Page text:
Short-stay Caribbean Visa
This type of vis is for those tourists traveling on certain passports and of particular nationalities wanting to stay in the Kingdom’s Caribbean municipalities, such as Bonaire, for 90 days or less. Since Bonaire, Saba, and Sint Eustatius are not party to the Schengen Agreement or member countries of the Schengen zone, they have a separate policy as far as visas are concerned. The Caribbean Visa available from the Netherlands consulate offices or embassies allows travelers to enter Saba, Bonaire, and Sint Eustatius.
This is a multiple-entry visa. Visitors holding this visa are permitted to stay for as long as 90 days over a period of 180 days. The visa allows visitors to remain for 30 consecutive days on each island. This means that visitors are not allowed to stay more than a month in Sint Eustatius, Saba, and Bonaire no matter that the duration of stay is three months (90 days).
The short-stay visa might be a requirement for those in transit within the Caribbean parts of the Kingdom. This depends on the unique requirements of their passports. Travelers cannot enter the EU part of the Kingdom of the Netherlands or any state from the Schengen Zone on a short-stay Caribbean visa.
Who needs BonaireTax?
Those exempt from the visa condition include the citizens of Canada, the US, the UK, the EU, and Australia. They can remain in Bonaire for up to 90 days in a 180-day period. Dutch and U.S citizens are allowed to stay in Bonaire for as long as 180 days every year without the need of a visa. Travelers in transit, for the most part, as well as cruise ship passengers do not require a Caribbean visa.
To enter Bonaire, visitors are required to use a valid passport. Most of the visitors do not require a travel permit to get to Bonaire. However, tourists must pat the new Tourist Tax Bonaire.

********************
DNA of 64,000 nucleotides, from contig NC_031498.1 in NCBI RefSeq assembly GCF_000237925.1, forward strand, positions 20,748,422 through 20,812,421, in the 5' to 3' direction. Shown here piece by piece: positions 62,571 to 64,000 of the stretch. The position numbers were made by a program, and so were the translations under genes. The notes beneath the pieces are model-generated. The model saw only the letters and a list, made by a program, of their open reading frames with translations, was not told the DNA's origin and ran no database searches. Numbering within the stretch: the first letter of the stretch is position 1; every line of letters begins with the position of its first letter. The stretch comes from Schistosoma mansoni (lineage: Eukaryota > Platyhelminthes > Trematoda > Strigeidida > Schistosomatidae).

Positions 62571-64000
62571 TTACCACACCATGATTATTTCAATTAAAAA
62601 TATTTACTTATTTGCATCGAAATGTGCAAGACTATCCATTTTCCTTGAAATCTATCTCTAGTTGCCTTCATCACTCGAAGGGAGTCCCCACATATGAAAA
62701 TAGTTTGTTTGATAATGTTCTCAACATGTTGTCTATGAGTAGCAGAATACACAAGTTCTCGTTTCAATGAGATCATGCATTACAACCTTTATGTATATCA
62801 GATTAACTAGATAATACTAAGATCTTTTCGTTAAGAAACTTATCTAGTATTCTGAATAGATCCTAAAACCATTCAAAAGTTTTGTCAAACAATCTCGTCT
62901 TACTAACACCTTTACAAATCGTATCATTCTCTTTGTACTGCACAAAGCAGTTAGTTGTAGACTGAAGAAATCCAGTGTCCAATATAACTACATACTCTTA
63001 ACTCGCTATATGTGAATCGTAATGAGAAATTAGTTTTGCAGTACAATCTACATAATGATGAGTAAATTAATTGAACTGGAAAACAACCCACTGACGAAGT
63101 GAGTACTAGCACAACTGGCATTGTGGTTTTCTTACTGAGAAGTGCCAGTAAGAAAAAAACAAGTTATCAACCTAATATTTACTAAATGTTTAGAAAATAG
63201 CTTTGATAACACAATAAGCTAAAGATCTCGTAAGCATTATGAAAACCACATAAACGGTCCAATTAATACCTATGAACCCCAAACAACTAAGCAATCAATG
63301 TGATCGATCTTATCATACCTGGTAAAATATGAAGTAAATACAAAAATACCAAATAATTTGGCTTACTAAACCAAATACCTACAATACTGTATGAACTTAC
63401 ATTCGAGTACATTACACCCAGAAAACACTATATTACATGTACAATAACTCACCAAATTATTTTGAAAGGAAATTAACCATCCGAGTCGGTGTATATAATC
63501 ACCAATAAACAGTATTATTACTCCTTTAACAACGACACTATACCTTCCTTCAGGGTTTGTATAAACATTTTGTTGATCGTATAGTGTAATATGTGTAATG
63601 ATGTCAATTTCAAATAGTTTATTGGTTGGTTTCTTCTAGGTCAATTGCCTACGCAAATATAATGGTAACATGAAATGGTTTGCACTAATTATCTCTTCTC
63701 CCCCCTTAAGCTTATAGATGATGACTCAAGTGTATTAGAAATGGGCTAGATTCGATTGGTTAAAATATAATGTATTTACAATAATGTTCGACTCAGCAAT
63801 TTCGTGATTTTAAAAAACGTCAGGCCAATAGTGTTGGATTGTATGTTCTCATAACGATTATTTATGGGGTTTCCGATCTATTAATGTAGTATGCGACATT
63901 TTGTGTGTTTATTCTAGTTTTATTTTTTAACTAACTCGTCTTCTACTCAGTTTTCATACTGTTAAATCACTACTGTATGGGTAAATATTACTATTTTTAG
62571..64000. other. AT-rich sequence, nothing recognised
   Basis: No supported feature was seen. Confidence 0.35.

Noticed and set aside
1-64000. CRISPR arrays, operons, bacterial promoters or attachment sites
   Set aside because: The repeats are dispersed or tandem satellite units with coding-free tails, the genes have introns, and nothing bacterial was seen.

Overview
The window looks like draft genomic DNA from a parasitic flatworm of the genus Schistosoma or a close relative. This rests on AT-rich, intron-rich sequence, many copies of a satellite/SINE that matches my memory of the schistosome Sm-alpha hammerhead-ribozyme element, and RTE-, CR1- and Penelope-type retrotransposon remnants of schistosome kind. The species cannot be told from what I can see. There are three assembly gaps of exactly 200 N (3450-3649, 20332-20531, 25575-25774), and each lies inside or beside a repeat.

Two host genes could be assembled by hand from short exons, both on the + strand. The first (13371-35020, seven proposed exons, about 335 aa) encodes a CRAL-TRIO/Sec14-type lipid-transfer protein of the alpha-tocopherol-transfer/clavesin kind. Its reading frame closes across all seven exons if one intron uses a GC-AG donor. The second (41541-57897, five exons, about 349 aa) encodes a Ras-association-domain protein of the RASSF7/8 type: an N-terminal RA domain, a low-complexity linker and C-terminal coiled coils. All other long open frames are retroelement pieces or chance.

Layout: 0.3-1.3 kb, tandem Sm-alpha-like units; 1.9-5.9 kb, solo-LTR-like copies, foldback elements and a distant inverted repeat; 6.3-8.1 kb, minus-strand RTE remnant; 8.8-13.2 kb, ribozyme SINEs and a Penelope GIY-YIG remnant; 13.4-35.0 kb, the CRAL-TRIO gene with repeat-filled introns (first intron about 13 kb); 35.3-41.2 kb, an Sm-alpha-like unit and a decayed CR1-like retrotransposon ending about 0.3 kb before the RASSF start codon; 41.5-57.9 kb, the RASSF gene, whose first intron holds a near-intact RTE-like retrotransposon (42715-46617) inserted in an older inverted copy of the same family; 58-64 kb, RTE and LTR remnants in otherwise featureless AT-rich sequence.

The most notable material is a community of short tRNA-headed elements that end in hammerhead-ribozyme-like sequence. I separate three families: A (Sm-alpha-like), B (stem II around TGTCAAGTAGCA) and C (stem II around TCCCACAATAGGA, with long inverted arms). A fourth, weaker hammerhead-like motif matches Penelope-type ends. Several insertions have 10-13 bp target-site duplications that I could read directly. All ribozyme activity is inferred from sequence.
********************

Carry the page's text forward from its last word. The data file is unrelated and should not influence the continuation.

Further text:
Tourist Tax Bonaire
International visitors to Bonaire are expected to pay the Tourist Tax Bonaire online that was instated on July 1, 2022. This entry tax will assist in the ongoing efforts to maintain the island’s environment, infrastructure, tourism, and education.
The Tourist tax or Entry Tax focuses only on tourists, with the explicit intention of preventing and reducing the impact of the over-population firing the tourist season on the region. The tax will also relieve the obligations on the residents of the island who foot those expenses as tax payers. The Rental Car Tax and Room Tax are no longer applied as this new tax has replaced those. With effect from January 2023, cruise passengers will be charged a tourist entry tax specifically for cruise ship passengers that will be taken in by the cruise lines. Foreign tourists must pay the BonaireTax when visiting for the following reasons:
- family and friends visits
- weddings and honeymooning
- education and business
- sports and cultural events
Although, the tourism tax is payable at the dedicated kiosques at the Flamingo International Airport, we advise tourists to pay tax online before arriving in the country to avoid queuing and unnecessary delays.
Bonaire is the perfect location for rest, relaxation, sea, sun, and snorkeling 365 days out of every year. In fact, it is one of the best places for diving in the world. Check on Bonaire’s website whether you require a visa to enjoy the many pleasures of the island as a visitor.